Chiriguano Bay, Brabant Island, Antarctica, Nov. 14, 2011
I am in Dan’s group again, and we get out fairly early, shortly after 9AM. This was our sunniest day in Antarctica. Zodiac landing and first groups skinning up.
Here I am at the landing. Dan is behind me getting the ropes ready. We will use them on this ascent as were an early group and this terrain has not been skied before.
On the ascent. Our objective is the broad bowl just right of the rocks ahead.
Switchbacks higher on the ascent
As we near the top, one of the first guides coming down. Note his nice powder spray but more wind affected snow closer to us.
Meanwhile Liz has been slotted with a couple of other less experienced women and guide Todd from Tahoe. Todd wants to make a recon run to check the snow out and take the women out after lunch. Liz appealed to Kevin Quinn (owner of Points North Heliski in Cordova, Alaska) and she is allowed to go on the recon with Todd. I am pleased to see her and Todd arrive at the 1,500 foot summit shortly after our group.
Liz and Todd head down first. Liz about to drop in.
Liz, Todd and tracks in the bowl.
The snow is not the lightest powder as the first groups at skier’s right but still quite good. When the pitch flattens out it’s a bit grabbier and I have my only Antarctic crash. Liz and Todd head back to the ship while our group puts the skins back on and ascend the next bowl looker’s right. Here Dan finds a way for us to put some tracks down the fluffiest snow at skier’s right. Brian rips some Antarctic powder here.
Looking back up at first bowl skied.
And the second one
Meanwhile across the bay on Victoria Peak Andrew McLean is leading some of the most advanced groups.
Zoomed view of ascending skiers.
We head down to the bay
It is around 2PM and we have skied 2,600 vertical. I was slower on the second ascent but fortunately had enough energy to enjoy the excellent powder of the second run. Nonetheless I decline the option to go out for more skiing after lunch. It was a good call as Dan took Brian and Greg out to Victoria’s lower slopes which were then shaded after a morning of sun and crusted over.
Meanwhile Liz has had an early lunch and Kevin Quinn decided to take her group out for an afternoon powder lesson. Results here:
Kevin and Liz:
This was the best day of the trip in terms of ski quality and weather for pictures.
jasoncapecod wrote: Just curious, was sea sickness a problem with your shipmates?
Patrick wrote: Bring out the barf bags. Andrew McLean's video: [youtube]http://www.youtube.com/watch?v=0BmiSZ-09bA[/youtube]
That last day Nov. 19 was a real rock and roller with hurricane force winds. Quark personnel who are there the whole Antarctic cruising season said it was one of the worst days they have ever seen in the Drake Passage. People usually lie low in their cabins when it's like that. Like Liz here.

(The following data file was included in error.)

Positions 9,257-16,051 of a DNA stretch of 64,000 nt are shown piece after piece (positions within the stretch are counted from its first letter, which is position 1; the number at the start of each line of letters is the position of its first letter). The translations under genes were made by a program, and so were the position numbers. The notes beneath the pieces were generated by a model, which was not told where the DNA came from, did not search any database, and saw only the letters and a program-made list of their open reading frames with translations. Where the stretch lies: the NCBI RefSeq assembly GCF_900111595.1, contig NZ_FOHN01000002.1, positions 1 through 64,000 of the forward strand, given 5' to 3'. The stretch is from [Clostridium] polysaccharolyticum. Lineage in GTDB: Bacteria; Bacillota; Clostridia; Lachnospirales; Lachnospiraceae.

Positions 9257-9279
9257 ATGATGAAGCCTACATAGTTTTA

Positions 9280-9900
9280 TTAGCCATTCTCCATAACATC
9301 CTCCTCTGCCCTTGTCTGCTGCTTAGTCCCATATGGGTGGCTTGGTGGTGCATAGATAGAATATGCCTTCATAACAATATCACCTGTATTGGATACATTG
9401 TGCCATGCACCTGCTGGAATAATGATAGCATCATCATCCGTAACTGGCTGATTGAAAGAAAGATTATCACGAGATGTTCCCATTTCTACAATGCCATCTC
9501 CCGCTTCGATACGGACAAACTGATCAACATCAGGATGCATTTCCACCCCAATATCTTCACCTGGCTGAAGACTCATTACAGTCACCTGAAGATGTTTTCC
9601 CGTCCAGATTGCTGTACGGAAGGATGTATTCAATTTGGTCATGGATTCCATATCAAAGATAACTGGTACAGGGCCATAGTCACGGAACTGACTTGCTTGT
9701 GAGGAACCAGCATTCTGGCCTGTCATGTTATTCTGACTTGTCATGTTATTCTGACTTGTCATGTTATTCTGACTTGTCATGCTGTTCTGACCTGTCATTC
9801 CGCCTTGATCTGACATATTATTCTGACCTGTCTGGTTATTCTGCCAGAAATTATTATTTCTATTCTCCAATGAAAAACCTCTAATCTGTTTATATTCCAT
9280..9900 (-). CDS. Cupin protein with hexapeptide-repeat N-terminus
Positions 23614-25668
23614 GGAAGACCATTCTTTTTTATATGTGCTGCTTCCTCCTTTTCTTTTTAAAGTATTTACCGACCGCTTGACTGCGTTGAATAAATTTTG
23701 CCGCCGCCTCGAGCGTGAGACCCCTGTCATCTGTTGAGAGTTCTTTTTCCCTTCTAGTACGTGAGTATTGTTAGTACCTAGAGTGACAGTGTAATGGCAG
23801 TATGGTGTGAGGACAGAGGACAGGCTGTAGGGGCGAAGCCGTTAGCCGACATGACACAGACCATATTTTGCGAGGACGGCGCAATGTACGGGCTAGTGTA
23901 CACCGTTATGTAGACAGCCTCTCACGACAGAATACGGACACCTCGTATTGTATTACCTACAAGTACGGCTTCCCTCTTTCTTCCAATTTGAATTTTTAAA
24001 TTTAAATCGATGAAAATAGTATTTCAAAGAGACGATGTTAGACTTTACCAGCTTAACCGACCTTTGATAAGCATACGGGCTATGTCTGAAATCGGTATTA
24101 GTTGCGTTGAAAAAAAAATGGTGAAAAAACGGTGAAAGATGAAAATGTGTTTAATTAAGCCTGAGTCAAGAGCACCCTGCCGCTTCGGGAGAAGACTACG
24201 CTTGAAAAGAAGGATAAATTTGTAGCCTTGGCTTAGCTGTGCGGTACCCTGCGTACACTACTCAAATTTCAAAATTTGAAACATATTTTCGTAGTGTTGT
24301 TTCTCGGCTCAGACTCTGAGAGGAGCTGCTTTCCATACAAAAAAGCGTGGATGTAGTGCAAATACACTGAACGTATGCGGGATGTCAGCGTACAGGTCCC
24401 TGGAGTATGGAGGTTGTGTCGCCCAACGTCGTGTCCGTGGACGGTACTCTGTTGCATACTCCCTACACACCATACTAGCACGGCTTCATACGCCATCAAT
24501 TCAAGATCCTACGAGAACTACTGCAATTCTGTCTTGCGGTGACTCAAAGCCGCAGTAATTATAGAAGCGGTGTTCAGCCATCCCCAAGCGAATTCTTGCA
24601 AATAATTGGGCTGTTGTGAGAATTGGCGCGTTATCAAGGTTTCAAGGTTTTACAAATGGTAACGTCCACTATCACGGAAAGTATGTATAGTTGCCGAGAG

But of course we're skiers (i.e. adrenaline junkies) and want to see what's happening. As seen in the video some people went out on deck. Quark had to round them up and insist that no one go outside. After breakfast lots of us went up to view the scene and take pictures from the bridge. Most of that video was taken there.
There was a massive rogue wave about 11AM. Most of those people in the bridge were thrown to the floor, even those sitting down. Liz and I were in the 4th floor library trying to use the computer. The large table we were sitting at swung out into the middle of the room. Liz' chair hit a fixed table there and fell to the floor. I was not so lucky. My chair with me in it was thrown over half the width of the ship and I hit the back of another chair on my right side with hard force. Here's the souvenir battle scar today, 13 days later.
Pain in my right ribs was quite intense, but due to my 2008 experience I sucked in a deep breath and was reassured when the pain did not increase. I did spend the rest of the day on my bed in my cabin instead of preparing these TR's as I had intended. The dining room was closed for lunch as one of the waiters was in the kitchen during the wave hit and suffered a broken arm and head gash. We were in the Beagle Channel by 6PM so dinner was served normally. I was taking ibuprofen liberally for a few days but the injury did not interfere with our Patagonia hikes over the next 10 days.
With regard to seasickness I have never had it on a ship and Liz only once on a liveaboard dive boat in the Coral Sea. But given the reputation of the Drake Passage we used the prescription patches and were glad we did. Most people took precautions and while we heard some people were sick those people tended to stay in their rooms. The dining room was full at meals during both crossings so I guess only a small minority really suffered much.